BANGKOK (Reuters) - A Thai court ordered the halt of a third-generation mobile license auction, a move which set the country back another few years in its attempt to adopt high-speed mobile phone services, sending local telco shares sharply lower.
Many Asian countries are already introducing fourth-generation mobile-phone technology, but in Thailand 3G services could be delayed two years while a new regulatory body is formed, preventing carriers from tapping new revenue streams and delaying foreign investment.
“We’re the very last country for this technology. Our neighbors like Laos and Cambodia are moving ahead of us,” said Panyakit Chaovamu, an analyst at stockbroker SICCO Securities Plc in Bangkok, adding the court decision could stall earnings growth in the industry for one or two years.
The Supreme Administrative Court on Thursday upheld an injunction from a lower court that had frozen the process at the request of a state telecoms company.
The 3G licensing would have dramatically changed the way operators pay fees to the government, a crucial step in reforming the $4.7 billion sector that could lure more foreign players by leveling the playing field between private and state operators.
The move highlights regulatory risk and increases uncertainty over which authority is in charge of Thailand’s telecoms industry.
Shares in Thailand’s top three telecoms operators slumped after the ruling, led by True Corp Pcl, owner of third-largest operator True Move, which was down 14 percent at 4.22 baht at 0835 GMT.
Second-ranked TAC, controlled by Norway’s Telenor, shed 1.3 percent, while market leader Advanced Info Service Pcl (AIS), 21 percent owned by Singapore Telecommunications Ltd, fell 1.1 percent. The overall market was 0.7 percent higher.
Since the Sept 16 court ruling which halted the auction, True Move has fallen 38 percent, Advanced Info 7 percent and TAC 13.7 percent.
Based on StarMine’s Analyst Revisions Model, a measure of change in analyst sentiment, True Corp has a score of 25, placing it in the bottom percentile of the sector.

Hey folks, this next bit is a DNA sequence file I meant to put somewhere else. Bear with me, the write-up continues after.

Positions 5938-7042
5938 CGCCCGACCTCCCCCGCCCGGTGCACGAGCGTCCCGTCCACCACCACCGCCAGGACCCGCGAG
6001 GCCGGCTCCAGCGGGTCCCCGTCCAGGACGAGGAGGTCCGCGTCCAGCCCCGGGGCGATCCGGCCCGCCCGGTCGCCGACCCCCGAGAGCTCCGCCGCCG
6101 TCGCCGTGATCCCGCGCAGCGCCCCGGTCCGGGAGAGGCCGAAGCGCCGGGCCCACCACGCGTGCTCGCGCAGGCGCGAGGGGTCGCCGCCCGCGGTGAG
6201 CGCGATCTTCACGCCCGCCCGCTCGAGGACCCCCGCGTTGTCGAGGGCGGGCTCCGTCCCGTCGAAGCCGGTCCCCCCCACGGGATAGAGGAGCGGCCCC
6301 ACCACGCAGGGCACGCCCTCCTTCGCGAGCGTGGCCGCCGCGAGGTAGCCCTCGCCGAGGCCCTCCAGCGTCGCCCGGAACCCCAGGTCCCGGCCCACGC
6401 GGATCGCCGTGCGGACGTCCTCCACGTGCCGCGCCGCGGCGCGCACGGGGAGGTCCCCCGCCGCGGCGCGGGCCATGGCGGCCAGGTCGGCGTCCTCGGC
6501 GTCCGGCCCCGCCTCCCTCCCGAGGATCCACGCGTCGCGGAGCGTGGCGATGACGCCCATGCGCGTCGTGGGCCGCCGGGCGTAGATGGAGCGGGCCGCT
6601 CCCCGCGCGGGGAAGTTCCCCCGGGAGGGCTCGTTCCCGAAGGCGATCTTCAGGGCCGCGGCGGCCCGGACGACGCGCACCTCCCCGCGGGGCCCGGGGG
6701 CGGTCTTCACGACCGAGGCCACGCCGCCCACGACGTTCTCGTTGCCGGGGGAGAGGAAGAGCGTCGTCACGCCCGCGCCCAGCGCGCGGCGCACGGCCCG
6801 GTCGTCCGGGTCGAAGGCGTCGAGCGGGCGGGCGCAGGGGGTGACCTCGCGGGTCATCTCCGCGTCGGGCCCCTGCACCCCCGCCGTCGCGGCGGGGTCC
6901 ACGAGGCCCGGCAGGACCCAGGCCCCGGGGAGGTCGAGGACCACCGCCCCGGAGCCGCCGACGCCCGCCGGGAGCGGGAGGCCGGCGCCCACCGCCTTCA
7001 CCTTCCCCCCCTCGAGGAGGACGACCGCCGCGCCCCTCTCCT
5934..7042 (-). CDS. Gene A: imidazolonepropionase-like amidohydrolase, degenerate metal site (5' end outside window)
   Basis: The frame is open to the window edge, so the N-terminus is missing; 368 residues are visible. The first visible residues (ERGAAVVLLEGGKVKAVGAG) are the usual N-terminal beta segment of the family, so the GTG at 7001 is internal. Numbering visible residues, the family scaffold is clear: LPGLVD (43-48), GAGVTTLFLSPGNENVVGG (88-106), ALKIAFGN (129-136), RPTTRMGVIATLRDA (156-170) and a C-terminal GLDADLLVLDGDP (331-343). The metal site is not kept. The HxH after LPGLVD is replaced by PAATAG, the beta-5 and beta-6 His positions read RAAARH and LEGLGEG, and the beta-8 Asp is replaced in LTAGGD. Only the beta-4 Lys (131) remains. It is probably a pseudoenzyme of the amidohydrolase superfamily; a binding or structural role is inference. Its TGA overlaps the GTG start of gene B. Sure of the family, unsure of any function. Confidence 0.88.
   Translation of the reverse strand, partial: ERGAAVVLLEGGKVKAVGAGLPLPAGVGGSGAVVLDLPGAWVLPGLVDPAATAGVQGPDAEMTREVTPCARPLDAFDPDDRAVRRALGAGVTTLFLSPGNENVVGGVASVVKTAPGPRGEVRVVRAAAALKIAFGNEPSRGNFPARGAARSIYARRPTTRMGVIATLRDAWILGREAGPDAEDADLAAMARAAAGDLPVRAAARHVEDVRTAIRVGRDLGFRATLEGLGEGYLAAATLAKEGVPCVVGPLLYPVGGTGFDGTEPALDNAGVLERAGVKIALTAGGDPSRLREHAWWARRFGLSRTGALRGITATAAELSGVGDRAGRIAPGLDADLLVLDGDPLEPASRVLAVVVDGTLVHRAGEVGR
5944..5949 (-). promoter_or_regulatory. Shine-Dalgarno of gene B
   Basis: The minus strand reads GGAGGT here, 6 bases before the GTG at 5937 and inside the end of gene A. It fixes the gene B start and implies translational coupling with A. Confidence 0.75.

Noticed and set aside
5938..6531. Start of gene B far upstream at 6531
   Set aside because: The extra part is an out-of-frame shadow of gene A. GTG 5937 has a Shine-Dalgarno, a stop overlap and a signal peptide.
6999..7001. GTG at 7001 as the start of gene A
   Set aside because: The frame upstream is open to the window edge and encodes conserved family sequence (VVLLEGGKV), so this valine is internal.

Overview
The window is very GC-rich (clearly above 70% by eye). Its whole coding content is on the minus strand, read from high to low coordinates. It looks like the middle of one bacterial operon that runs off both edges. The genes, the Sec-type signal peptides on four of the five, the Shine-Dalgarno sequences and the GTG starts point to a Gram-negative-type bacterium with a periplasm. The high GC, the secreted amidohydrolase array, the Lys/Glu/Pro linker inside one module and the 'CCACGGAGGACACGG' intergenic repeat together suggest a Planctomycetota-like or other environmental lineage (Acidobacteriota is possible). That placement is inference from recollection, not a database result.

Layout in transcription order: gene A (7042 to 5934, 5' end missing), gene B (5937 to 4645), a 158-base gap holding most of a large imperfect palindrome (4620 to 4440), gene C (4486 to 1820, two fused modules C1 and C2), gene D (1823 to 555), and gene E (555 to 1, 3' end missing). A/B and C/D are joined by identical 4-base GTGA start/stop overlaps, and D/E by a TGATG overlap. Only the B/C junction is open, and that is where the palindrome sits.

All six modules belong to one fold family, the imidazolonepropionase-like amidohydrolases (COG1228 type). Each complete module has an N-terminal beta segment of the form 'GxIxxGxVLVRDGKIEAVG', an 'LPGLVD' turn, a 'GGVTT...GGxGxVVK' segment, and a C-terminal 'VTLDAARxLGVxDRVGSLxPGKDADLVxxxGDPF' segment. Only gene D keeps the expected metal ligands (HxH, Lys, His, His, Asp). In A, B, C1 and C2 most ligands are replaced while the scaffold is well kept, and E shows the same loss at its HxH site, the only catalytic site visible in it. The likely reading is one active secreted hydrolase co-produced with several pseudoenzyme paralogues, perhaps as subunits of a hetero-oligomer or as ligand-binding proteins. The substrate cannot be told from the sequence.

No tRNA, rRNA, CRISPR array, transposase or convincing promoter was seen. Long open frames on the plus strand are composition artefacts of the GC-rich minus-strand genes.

The sector could see further weakness with the case now back to the lower court. In recent days, many brokers have downgraded the telecoms sector to “underweight” to reflect greater regulatory risk.
Repeated delays have disappointed telecoms equipment makers, and operators urged the government to solve the regulatory problems that had dogged the industry for more than a decade.
“The operators are scapegoats of the contradictions of government policies,” said Thana Thienachariya, head of strategy at No. 2 mobile carrier TAC (Total Access Communication Pcl).
Wichian Mektrakarn, chief executive of AIS, said Thailand had lost a chance to deploy new technology that could attract foreign investment and spur the economy.
“Vietnam is better placed than Thailand in terms of telecoms infrastructure, which could help attract foreign investors to the country,” Wichian said.
The regulator has said the arrival of 3G would have spurred about $1.5 billion in investment in the sector over three years.
The 3G technology allows users to surf the Internet faster on mobile devices for downloading music and data, allowing operators to generate new business from data services in a country of 67 million people where almost everyone has a mobile phone.
Some analysts still recommend AIS shares because of its strong balance sheet and expectations it could pay a good dividend now it does not need to splash out on 3G investments.
Thailand has struggled with the deregulation of its telecoms industry since before the 1997-1998 Asian economic crisis. Progress has been painfully slow and strewn with political obstacles, including multiple changes in government.
Under present arrangements, which most of Asia has done away with, operators pay a proportion of their revenue to state-owned firms for the right to run their networks. This favors the big state-owned telecommunications groups, TOT Plc and CAT Telecom Plc, which have gone to the courts to defend their interests.
($1 = 30.65 Baht)
Additional reporting by Manunphattr Dhanananphorn and Pisit Changplayngam; Editing by Jason Szep and Valerie Lee
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